You could in theory exploit this by either laying off the win part of the bet to always secure the place value, or just back the each-way bets and profit from the long-term value they provide.
But the bookies really don’t like this and if you do it repeatedly, there is a high chance they will close or limit your account.
There are other ways of cleverly exploiting each-way bets to make a profit without incurring the bookies’ wrath, such as Each-Way Sniper.
But overall, anything that looks like you are exploiting a “loophole” with the bookies is likely to get you shut down.
Work out if it is worth losing your account for the sake of the short-term gain these opportunities may provide.
3. Don’t Follow Well-Known Tipsters
It’s very tempting. You see the heroics of Pricewise in the Racing Post or the incredible results of Hugh Taylor from Attheraces and think “wouldn’t it be nice to just follow their tips.”
Don’t do it!
Sadly, the bookies are well aware of the tips of these very famous tipsters and the fact that thousands of punters follow their selections.
This presents two problems for them: firstly, when a huge number of people are all betting on the same horse, it is going to mess up their books pretty badly. Secondly – and certainly in the case of Hugh Taylor and to a lesser extent with Pricewise – their results are very impressive, so the bookies won’t want lots of punters winning money off them on a consistent basis by following these tips.
There are one or two other tipsters the bookies are wary of – such as Equine Investments and Steve Lewis Hamilton, who have very respected reputations in the gambling business.
Lesser known but still very successful tipsters such as Quentin Franks may not be such a problem – the bookies can’t keep tabs on all of the thousands of tipsters out there after all.
But it is definitely a good idea to avoid following the tips of Pricewise and Hugh Taylor. After all, as our review of the latter found, it is very difficult to make a profit from them anyway.
4. Don’t Bet Big
One of the clearest separators of a mug punter from a pro is the size of their respective stakes.
Whilst the mug punter likes his – or her – £5 and £10 flutters on this and that, the pro will have wagers often in the hundreds or even thousands of pounds.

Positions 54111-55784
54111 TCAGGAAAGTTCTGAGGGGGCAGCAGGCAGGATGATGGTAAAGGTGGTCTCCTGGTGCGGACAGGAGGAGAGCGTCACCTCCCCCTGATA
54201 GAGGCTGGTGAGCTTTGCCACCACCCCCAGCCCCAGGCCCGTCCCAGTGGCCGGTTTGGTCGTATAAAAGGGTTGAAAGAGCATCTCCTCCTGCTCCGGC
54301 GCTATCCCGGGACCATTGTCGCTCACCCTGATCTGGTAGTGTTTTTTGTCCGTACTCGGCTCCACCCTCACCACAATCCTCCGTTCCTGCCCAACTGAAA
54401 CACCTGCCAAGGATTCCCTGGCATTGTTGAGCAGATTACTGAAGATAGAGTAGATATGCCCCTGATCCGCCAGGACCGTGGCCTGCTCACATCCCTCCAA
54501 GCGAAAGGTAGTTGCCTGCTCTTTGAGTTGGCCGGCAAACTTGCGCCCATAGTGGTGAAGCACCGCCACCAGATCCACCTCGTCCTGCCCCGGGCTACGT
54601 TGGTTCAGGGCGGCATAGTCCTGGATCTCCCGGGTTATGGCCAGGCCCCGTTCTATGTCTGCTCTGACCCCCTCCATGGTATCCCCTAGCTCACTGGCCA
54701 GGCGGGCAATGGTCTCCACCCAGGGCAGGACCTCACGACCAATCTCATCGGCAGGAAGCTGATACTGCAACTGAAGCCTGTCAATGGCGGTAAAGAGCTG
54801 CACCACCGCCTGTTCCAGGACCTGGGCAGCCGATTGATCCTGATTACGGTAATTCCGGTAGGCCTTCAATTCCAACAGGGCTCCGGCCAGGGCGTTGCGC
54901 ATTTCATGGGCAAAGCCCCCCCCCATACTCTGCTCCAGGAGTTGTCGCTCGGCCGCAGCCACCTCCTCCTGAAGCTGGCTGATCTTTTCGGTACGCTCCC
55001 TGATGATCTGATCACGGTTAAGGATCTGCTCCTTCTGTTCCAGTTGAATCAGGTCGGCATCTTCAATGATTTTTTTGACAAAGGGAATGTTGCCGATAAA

Now obviously there are some very bad punters out there who bet with big stakes too and you would think the bookies would love them the most.
However, our own experiences have shown that even when you have a losing account, once you have landed a couple of £100 bets on say a 12/1 or 14/1 shot, you will show up with flashing lights on the bookies’ radar. And it won’t take more than a couple more of these winners – taking your account into profit – to have you shut down.
The vast majority of punters bet with small stakes and only a select number regularly bet at over £100 stakes, so betting big really stands out in the monitoring systems the bookies use.
So really the bottom line is to avoid wagering at more than £50 a bet – and if you do bet above that level, make sure your account is a losing one!
5. Don’t Just Bet on Outsiders
A natural extension of point 3 above is that bookies also tend to separate mug punters from professionals by how they bet.
Mug punters tend to bet on favourites whilst professionals bet on outsiders.
If your account is made up of just long-shots, this is much more likely to signify you are a shrewd gambler.
Conversely, if you are backing odds-on shots all the time, the bookies will think you are probably a mug. There is more on mug bets below in the “Do’s” section (points 3 and 4).
6. Don’t Just do Free Bets
If you are a matched bettor using a product like Profit Maximiser, there is the potential to make a very handy income by utilising all the bookies’ free bets and bonuses.
However, if that is all you do, it is also one of the surest ways to get your accounts shut down.
Not surprisingly, the bookies are well aware of matched betting now and if your account is just made up of free bets, they will know what you are doing and give you the heave-ho.